ROH2’s OperaShots showcases first operas from composers often working on the fringes of classical music.
Esteban Fourmi, Victoria Couper, Aoi Nakamura and Melanie Pappenheim in Home at the Linbury Studio, Royal Opera House, London Photo: Tristram Kenton
This year’s double bill comprises half-hour works by funky minimalist Graham Fitkin and by the Divine Comedy singer-songwriter (and Father Ted theme-tune composer) Neil Hannon - a combination that guarantees musical contrast from the start.
Fitkin’s Home, to a libretto co-written by the composer with choreographer Jasmin Vardimon, is more music-theatre than opera. In exploring the nature and meanings of home, Vardimon (who also directs) presents a simple three-sided room - a blank canvas or empty shell in which a pair of dancers, Esteban Fourmi and Aoi Nakamura, form a now swaying, now intertwining couple whose only possession is domestic bliss. With striking simplicity and symbolism, Jesse Collett’s childlike drawings of windows, door and fireplace are, literally, projections. The couple is subjected to threats real and imaginary, from both within and without, as the fabric of their home is gradually permeated and destroyed. The two singers, Victoria Couper and Melanie Pappenheim, appear as ghostly white banshees within the room, though it is impossible to make out their words. Fitkin manages to work a sense of form and development into his typically punchy score - his amplified band, sneeringly noir at the work’s climax, is pungently shot through with trumpet, soprano saxophones and hectically strumming guitar and harp.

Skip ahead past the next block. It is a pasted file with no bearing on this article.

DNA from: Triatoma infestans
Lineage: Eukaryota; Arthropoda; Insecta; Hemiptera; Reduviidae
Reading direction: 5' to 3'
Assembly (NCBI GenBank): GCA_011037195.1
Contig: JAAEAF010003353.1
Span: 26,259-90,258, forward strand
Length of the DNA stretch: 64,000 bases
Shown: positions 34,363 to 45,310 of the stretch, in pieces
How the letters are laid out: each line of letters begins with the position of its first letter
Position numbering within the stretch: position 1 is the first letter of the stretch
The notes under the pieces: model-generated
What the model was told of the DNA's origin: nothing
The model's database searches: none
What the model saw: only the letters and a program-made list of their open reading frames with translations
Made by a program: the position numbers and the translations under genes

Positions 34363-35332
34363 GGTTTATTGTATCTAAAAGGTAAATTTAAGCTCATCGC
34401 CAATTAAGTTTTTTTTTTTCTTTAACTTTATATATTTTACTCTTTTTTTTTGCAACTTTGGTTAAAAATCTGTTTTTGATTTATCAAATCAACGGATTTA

Hannon wrote his own lyrics for Sevastopol, which is inspired by Tolstoy’s experiences on the front line in that Black Sea city during the Crimean War. There is an empathy here with the suffering wounded and the fearing able-bodied - and Emma Bailey’s designs are richly atmospheric, but although there is an attractive lyrical vein in Hannon’s music, which is naturally well written for voices, the disjointed musical scenes stem dramatic flow, and at times the style wavers disconcertingly between Gilbert and Sullivan parody and West End bluster.